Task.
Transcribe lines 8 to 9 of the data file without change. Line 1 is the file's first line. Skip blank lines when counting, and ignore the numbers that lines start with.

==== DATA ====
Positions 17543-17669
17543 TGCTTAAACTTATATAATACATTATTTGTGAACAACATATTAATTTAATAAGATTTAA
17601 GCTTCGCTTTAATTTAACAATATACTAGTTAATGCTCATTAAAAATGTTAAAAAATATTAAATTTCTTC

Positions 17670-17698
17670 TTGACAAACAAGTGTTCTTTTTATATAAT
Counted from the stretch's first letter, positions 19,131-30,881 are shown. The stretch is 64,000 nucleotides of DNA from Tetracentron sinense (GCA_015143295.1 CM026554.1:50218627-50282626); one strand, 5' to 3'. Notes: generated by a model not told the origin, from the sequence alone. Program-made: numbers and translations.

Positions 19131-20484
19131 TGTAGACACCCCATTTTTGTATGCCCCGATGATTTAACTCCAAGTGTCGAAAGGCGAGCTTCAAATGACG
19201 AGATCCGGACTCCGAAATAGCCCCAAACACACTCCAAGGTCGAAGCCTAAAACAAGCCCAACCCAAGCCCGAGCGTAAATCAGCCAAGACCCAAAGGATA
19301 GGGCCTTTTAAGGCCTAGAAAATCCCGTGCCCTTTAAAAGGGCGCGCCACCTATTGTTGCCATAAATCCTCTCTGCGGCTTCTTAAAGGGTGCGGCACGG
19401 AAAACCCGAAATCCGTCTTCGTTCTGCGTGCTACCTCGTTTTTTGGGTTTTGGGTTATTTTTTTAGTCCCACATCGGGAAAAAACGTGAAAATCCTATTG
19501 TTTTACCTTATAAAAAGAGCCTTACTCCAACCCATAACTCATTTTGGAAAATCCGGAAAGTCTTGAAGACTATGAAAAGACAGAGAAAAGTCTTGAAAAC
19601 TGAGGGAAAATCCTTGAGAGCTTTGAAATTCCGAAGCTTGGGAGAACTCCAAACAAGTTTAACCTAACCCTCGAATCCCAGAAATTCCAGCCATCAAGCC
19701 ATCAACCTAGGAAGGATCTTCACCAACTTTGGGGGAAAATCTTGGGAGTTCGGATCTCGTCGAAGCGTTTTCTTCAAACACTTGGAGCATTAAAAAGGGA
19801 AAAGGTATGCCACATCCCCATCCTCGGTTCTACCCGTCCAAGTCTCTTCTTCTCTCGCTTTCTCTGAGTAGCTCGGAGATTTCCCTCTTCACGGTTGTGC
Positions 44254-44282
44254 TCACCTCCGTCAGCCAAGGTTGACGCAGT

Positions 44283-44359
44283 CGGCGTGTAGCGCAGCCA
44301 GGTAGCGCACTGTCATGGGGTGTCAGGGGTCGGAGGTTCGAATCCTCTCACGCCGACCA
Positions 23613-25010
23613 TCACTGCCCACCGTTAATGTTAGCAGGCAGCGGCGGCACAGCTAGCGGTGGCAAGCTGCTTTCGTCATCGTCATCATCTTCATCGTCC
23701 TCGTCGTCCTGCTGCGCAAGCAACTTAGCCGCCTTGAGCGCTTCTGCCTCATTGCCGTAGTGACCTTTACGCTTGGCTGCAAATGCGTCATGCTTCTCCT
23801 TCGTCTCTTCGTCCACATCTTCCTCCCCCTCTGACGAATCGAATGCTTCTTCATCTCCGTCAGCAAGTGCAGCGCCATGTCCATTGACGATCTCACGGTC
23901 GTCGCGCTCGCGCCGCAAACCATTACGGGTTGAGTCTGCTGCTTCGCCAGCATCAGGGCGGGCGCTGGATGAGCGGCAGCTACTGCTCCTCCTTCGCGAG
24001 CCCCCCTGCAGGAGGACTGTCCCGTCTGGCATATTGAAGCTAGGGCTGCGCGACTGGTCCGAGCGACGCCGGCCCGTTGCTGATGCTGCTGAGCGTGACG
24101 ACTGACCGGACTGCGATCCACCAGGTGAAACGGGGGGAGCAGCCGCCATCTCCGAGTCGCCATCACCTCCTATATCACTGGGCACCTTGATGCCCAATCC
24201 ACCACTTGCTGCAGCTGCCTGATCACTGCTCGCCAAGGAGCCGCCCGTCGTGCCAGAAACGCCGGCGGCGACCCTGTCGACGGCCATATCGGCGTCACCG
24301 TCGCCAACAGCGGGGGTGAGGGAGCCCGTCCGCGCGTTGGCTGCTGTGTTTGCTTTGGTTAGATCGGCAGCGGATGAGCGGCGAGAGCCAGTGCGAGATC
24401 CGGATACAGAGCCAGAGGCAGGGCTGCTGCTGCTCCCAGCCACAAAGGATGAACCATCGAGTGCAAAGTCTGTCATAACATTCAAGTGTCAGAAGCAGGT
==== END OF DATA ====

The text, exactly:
19131 TGTAGACACCCCATTTTTGTATGCCCCGATGATTTAACTCCAAGTGTCGAAAGGCGAGCTTCAAATGACG
19201 AGATCCGGACTCCGAAATAGCCCCAAACACACTCCAAGGTCGAAGCCTAAAACAAGCCCAACCCAAGCCCGAGCGTAAATCAGCCAAGACCCAAAGGATA